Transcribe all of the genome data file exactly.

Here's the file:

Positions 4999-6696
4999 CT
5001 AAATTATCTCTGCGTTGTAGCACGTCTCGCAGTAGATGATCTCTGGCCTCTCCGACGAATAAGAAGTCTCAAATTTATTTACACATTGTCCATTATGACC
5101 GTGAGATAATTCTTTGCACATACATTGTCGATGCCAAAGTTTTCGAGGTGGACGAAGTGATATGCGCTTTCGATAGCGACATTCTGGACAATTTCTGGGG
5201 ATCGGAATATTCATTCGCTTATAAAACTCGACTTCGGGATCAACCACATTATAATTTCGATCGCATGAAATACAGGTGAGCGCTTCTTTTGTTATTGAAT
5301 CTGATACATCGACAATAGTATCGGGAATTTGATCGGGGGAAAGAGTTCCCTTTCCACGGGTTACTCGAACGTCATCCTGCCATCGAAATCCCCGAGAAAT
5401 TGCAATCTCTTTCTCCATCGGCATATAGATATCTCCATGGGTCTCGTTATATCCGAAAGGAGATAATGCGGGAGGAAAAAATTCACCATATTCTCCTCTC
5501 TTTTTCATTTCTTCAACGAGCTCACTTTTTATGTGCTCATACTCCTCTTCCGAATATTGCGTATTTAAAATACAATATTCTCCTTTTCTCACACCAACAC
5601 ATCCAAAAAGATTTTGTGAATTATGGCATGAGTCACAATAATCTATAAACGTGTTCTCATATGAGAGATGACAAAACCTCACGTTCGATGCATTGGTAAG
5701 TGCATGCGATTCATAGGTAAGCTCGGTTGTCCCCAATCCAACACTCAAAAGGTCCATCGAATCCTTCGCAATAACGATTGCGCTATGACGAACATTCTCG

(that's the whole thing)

Positions 4999-6696
4999 CT
5001 AAATTATCTCTGCGTTGTAGCACGTCTCGCAGTAGATGATCTCTGGCCTCTCCGACGAATAAGAAGTCTCAAATTTATTTACACATTGTCCATTATGACC
5101 GTGAGATAATTCTTTGCACATACATTGTCGATGCCAAAGTTTTCGAGGTGGACGAAGTGATATGCGCTTTCGATAGCGACATTCTGGACAATTTCTGGGG
5201 ATCGGAATATTCATTCGCTTATAAAACTCGACTTCGGGATCAACCACATTATAATTTCGATCGCATGAAATACAGGTGAGCGCTTCTTTTGTTATTGAAT
5301 CTGATACATCGACAATAGTATCGGGAATTTGATCGGGGGAAAGAGTTCCCTTTCCACGGGTTACTCGAACGTCATCCTGCCATCGAAATCCCCGAGAAAT
5401 TGCAATCTCTTTCTCCATCGGCATATAGATATCTCCATGGGTCTCGTTATATCCGAAAGGAGATAATGCGGGAGGAAAAAATTCACCATATTCTCCTCTC
5501 TTTTTCATTTCTTCAACGAGCTCACTTTTTATGTGCTCATACTCCTCTTCCGAATATTGCGTATTTAAAATACAATATTCTCCTTTTCTCACACCAACAC
5601 ATCCAAAAAGATTTTGTGAATTATGGCATGAGTCACAATAATCTATAAACGTGTTCTCATATGAGAGATGACAAAACCTCACGTTCGATGCATTGGTAAG
5701 TGCATGCGATTCATAGGTAAGCTCGGTTGTCCCCAATCCAACACTCAAAAGGTCCATCGAATCCTTCGCAATAACGATTGCGCTATGACGAACATTCTCG